S v GROBLER 2015 (2) SACR 210 (SCA)

Fraud — Sentence — Correctional supervision — Generally — Fraud committed by misrepresenting that investments were going into JSE listed company whereas misappropriated for himself — Sentence of three years’ correctional supervision with strict supervision regime, entailing community service, monitoring and house arrest, appropriate sentence where 13 years had elapsed since accused charged — Accused first offender with tertiary qualification who had at all times been economically active — Sentence appropriate.

The appellant was convicted in a regional court of 11 counts of fraud involving an amount of approximately R1,5 million. The fraud had been committed by the appellant misrepresenting to investors that their money was being invested in a JSE listed company whereas he was taking the money for himself. The counts were all taken together for the purposes of sentencing and he was sentenced to three years’ correctional supervision in terms of s 276(1)(h) of the Criminal Procedure Act 51 of 1977 and, in addition, was sentenced to five years’ imprisonment suspended in its entirety for five years on certain conditions. The conditions included the reimbursement of the complainants to the full extent of their financial loss. When he appealed to the High Court against his conviction his legal representative was given notice that, in the event of the appeal against the conviction failing, he had to be prepared to address the court on the suitability of the sentence. On appeal the High Court confirmed the conviction and set aside the sentence and replaced it with one of five years’ direct imprisonment. He appealed against this sentence. It appeared that the appellant was a first offender. He was an educated man with a tertiary qualification and was married with three dependent children. The charges had been laid against him in 2000 and he had endured emotional and mental suffering since then. On appeal,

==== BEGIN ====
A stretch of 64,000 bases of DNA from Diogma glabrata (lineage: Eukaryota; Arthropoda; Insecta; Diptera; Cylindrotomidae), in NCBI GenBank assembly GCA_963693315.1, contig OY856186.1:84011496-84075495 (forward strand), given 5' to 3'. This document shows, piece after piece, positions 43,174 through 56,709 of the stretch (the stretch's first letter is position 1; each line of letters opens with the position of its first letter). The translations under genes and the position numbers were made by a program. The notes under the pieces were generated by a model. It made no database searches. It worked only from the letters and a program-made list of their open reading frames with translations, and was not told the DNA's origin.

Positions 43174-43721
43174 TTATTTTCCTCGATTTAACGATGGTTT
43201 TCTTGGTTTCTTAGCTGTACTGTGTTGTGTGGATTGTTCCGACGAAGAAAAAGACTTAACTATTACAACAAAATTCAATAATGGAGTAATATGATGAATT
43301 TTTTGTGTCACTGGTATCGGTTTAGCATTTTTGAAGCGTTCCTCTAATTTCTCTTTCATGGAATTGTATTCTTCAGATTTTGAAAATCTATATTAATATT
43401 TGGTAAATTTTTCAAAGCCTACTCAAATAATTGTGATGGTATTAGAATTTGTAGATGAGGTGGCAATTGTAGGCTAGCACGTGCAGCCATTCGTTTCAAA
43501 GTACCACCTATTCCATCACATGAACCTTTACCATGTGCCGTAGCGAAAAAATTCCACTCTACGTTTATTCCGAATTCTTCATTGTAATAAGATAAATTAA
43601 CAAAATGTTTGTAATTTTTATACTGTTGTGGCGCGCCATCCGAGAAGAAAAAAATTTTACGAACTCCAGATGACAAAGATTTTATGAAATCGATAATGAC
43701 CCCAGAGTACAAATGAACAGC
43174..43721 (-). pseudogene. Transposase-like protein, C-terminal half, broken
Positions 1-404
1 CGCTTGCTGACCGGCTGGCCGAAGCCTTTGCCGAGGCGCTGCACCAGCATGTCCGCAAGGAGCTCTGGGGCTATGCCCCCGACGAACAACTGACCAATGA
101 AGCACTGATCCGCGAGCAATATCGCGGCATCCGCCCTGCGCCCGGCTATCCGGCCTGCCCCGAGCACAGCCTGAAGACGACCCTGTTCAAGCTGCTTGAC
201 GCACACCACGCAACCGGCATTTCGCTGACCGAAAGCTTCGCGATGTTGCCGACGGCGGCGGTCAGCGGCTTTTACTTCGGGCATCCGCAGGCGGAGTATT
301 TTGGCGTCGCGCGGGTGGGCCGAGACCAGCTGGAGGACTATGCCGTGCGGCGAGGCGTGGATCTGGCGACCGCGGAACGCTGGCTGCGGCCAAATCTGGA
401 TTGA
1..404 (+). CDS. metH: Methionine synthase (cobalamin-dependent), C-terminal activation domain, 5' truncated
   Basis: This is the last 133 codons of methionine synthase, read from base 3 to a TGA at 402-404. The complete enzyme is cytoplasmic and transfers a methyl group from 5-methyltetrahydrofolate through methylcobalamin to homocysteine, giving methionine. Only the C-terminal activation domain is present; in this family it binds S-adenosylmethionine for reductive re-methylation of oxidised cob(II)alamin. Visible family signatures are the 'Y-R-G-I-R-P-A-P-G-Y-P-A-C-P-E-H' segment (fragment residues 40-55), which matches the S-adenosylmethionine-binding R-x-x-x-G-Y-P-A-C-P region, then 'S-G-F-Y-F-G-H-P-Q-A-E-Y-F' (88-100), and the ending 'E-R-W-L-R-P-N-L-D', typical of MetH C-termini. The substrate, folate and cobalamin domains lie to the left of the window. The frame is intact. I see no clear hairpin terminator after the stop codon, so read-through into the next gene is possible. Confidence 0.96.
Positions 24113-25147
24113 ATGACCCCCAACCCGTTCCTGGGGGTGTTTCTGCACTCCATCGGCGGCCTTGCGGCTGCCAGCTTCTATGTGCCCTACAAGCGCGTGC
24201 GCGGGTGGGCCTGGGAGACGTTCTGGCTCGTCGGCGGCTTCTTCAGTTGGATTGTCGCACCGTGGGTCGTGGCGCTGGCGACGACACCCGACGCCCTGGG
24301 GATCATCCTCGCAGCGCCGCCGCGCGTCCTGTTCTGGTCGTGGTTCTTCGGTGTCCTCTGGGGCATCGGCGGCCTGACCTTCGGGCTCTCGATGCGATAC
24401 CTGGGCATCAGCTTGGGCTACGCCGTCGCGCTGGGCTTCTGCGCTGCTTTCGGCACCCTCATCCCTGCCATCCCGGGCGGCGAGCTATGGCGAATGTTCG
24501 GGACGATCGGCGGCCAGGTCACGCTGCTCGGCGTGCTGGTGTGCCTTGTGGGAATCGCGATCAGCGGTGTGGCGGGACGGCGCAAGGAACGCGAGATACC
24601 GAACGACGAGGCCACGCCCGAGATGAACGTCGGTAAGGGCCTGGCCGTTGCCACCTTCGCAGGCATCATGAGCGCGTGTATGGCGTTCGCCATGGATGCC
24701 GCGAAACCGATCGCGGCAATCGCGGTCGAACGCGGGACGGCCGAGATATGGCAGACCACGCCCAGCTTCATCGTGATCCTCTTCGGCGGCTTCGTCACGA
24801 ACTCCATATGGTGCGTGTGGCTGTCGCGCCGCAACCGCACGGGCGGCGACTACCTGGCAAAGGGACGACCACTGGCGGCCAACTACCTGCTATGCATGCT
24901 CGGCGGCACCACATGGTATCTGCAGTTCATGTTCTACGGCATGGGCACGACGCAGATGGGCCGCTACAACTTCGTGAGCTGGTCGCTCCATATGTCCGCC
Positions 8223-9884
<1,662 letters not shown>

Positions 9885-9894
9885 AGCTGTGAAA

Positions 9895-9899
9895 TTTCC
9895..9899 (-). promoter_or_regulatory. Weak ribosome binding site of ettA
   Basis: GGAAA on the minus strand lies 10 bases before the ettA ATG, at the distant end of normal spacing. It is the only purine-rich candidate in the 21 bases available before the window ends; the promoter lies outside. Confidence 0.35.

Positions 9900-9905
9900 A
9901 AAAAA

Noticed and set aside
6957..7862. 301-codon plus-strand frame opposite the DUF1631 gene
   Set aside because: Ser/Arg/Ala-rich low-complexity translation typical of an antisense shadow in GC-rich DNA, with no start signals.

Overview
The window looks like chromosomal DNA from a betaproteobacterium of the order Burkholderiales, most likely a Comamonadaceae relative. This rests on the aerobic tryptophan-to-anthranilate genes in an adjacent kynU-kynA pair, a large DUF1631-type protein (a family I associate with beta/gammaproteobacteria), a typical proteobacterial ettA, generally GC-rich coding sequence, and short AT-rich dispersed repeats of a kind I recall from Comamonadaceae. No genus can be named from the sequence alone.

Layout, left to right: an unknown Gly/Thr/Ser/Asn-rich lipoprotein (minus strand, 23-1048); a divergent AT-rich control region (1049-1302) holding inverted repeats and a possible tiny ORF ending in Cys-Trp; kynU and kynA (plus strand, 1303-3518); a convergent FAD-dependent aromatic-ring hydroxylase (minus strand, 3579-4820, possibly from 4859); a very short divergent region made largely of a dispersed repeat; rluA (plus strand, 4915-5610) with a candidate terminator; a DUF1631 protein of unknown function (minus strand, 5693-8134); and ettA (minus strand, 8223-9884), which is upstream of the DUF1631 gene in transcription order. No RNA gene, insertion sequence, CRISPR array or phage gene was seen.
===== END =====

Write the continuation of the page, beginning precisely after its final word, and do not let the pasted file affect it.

Held, that there was no indication in the judgment of the High Court why it saw fit to interfere with the sentence imposed by the regional court. In arriving at what it thought was an appropriate sentence, the regional court had been aided by a comprehensive correctional supervision report with a strict correctional supervision regime, entailing inter alia community service, monitoring by the commissioner, and included rehabilitative programmes and house arrest for three years.
Held, further, that it was difficult to understand how the High Court had come to the conclusion that direct imprisonment was suitable in the light of the carefully reasoned judgment of the trial court. The reasoning of the High Court that because another person would be making the payments for the reimbursement of the complainants this would mean that the appellant would get off ‘scot-free’, was flawed. Should the appellant fail to make any payment, he would be in breach of the conditions imposed and the sentence of five years’ direct imprisonment would then come into operation. There was no evidence before the High Court to suggest that he would not have to repay his benefactor.
Held, further, that, pragmatically, it would be unreasonable to incarcerate the appellant, who had been an economically active member of society for the past 13 years since he was charged, and who had not committed any other offences during this period. His circumstances provided a compelling case for a non-custodial sentence and the regional court had clearly not misdirected itself when it imposed a finely tuned sentence without resorting to imprisonment. The appeal accordingly succeeded and the conviction and sentence imposed by the regional court were confirmed.